"From its inception, the Las Memorias AIDS Monument has symbolized human loss and has been an inspiration of hope," says Magaña. "It has been a catalyst for social change that transcends generations, which is why we believe it has remained a relevant landmark for community members." After the friction of creating this magnificent monument, the community finally embraced its brothers and sisters unconditionally.

Unfortunately, due to the current housing crisis in East Los Angeles, people are being displaced, leaving the memorial increasingly without the community it was built to commemorate.


Latino AIDS Memorial

Credit: Emilio Flores


Loss of Community Through Gentrification

A few months ago, I drove around Northeast Los Angeles, or "NELA" as they call it these days, reminiscing about saving the world as a child with my heroes at the comic bookstore on the corner of York Blvd. That bookstore introduced me to heroes who unconditionally gave their lives to help others. The X-Men taught me that people may hate us for being different -- a metaphor many queer people can relate to -- but, however taxing this may be for us, it's our duty to educate in order to counter stigma.

That comic book store opened my eyes to something bigger than me. But, to my dismay, not only was it now gone, an outcome of urban planning erasure, but the new block was something out of a magazine commercial depicting a panorama of generic consumerist fetishes. Overnight, Highland Park and other towns in Northeast LA have uncannily begun to resemble the already gentrified and homogenous Silver Lake neighborhood. I began to see new faces I had never seen there growing up. I no longer heard the bells ring from los paleteros, nor did I see the ladies at the corner of York Blvd. selling tamales and champurrado with the sun setting in the background.

The streets now have graffiti art with phrases such as "Protect Yo Heart" and other semantics unfamiliar to the space that I once called home. I felt a longing in my heart -- melancholia -- as if I was suddenly in mourning. I was mourning my childhood memories. Where were the people who steadfastly fought for the monument in Lincoln Park? Where were the people who tirelessly fought the virus by proclaiming their right to remember that their lovers, family, and friends were here once?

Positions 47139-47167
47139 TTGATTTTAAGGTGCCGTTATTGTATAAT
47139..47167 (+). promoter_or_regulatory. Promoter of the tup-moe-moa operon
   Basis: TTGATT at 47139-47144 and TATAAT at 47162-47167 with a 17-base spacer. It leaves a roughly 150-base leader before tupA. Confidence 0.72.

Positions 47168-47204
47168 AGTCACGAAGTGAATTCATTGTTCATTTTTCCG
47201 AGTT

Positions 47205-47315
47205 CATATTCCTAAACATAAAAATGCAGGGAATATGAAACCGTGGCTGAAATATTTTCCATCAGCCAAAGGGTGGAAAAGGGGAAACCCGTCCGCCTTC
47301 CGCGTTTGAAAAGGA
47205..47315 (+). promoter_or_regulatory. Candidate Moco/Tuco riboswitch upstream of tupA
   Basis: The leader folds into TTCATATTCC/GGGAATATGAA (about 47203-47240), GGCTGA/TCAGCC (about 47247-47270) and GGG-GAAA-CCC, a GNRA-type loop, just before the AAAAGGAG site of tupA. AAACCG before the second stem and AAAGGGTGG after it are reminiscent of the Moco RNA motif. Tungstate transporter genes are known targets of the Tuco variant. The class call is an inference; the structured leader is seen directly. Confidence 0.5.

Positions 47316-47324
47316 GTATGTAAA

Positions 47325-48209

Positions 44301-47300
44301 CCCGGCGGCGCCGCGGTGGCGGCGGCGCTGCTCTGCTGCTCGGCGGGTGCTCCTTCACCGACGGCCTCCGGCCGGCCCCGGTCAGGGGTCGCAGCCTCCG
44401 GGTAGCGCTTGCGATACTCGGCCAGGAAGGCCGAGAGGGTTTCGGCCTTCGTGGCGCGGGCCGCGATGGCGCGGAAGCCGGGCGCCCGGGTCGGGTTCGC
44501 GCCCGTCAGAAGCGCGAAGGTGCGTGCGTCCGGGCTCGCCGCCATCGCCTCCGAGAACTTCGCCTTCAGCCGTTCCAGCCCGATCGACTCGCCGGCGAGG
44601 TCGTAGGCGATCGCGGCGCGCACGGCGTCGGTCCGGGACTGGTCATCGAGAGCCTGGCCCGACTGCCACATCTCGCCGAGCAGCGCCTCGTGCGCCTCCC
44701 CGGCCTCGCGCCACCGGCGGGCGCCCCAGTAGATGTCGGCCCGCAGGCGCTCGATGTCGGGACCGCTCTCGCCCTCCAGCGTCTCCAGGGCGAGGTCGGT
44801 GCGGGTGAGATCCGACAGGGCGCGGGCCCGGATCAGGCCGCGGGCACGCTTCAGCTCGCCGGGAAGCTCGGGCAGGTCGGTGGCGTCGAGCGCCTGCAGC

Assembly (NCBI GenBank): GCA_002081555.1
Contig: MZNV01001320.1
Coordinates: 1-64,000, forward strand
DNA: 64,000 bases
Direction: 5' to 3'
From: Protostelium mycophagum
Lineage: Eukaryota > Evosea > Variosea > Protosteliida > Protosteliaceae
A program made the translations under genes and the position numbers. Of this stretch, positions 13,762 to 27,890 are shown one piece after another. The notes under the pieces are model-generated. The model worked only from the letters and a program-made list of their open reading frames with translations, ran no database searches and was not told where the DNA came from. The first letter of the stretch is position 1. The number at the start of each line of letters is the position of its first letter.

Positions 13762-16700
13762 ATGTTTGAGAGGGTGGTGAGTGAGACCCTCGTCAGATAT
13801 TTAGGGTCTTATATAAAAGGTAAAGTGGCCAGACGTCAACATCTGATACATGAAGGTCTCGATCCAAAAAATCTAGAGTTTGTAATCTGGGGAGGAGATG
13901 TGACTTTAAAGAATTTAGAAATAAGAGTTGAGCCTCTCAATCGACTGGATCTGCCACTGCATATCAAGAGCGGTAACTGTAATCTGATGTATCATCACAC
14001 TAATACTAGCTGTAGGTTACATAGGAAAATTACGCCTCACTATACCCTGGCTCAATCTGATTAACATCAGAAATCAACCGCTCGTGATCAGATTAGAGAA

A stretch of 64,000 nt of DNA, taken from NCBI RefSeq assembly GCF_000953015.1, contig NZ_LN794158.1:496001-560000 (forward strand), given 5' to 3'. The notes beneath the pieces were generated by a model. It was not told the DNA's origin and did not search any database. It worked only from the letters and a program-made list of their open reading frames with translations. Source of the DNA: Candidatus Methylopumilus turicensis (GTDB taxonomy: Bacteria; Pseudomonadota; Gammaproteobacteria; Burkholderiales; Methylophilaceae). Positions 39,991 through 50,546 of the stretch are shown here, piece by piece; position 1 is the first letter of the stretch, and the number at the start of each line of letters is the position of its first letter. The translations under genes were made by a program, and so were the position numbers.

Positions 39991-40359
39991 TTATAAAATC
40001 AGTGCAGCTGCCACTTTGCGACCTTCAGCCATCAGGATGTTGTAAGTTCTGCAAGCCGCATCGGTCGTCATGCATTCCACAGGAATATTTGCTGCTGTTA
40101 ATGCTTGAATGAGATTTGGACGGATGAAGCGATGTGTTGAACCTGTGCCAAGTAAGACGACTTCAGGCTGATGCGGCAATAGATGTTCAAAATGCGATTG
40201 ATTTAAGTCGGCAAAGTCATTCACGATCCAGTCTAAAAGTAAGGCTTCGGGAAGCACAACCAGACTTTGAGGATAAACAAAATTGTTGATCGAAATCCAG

The Latino community in East Los Angeles is facing a crisis. Last year, Latinx homelessness rose 63%. Migrants are losing their homes as landlords use scare tactics, such as threatening to call U.S. Immigration and Customs Enforcement (ICE), to kick people out; this way they can hike up rental prices for millennials moving to the city. Rent is skyrocketing while, countywide, median Latinx household income is about $47K. Los Angeles ranks fourth in the nation among cities with the most renters, and the majority of those being pushed out of South LA and East LA are migrant folks and people of color. Nationally, Latinx gay and bisexual men's, as well as transgender women's, HIV rates continue to rise.

The facts don't lie; we need more representation to advocate for these families. These issues are urgent, especially as we welcome the 2028 Olympics to Los Angeles. What will this event mean for renters? Are we going to make sure people are secure in their homes or will rents hike up? Folks take for granted that cities are renter hubs while more rural areas are where homeowners live. Considering cities' limited space and millennials moving to urban areas such as Los Angeles for work, it's fair to say that working class people are being overlooked. Only through collective action can we move forward as a community to make sure families are not displaced as Los Angeles under goes these demographic changes.

Organizations, such as The Wall -- Las Memorias and Eviction Defense Network, a non-profit protecting the rights of renters in Los Angeles, have dedicated their time to preserving the history and people of East LA, as well as the honor of those we have lost to the HIV epidemic. Now more than ever, organizations such as these are needed to preserve history and advocate for folks who are being evicted and displaced -- a core task of Eviction Defense Network's mission statement. The Lincoln Park/East Los Angeles area has a history worth fighting for.

Giuliani Alvarenga is a UC Berkeley alumni who double majored in English and gender & women's studies. He is a Sidley Austin Prelaw Scholar and wrapping up a two-year clerkship with Munger, Tolles, & Olson before he begins law school.


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More Personal Accounts of HIV in the U.S. Latino Community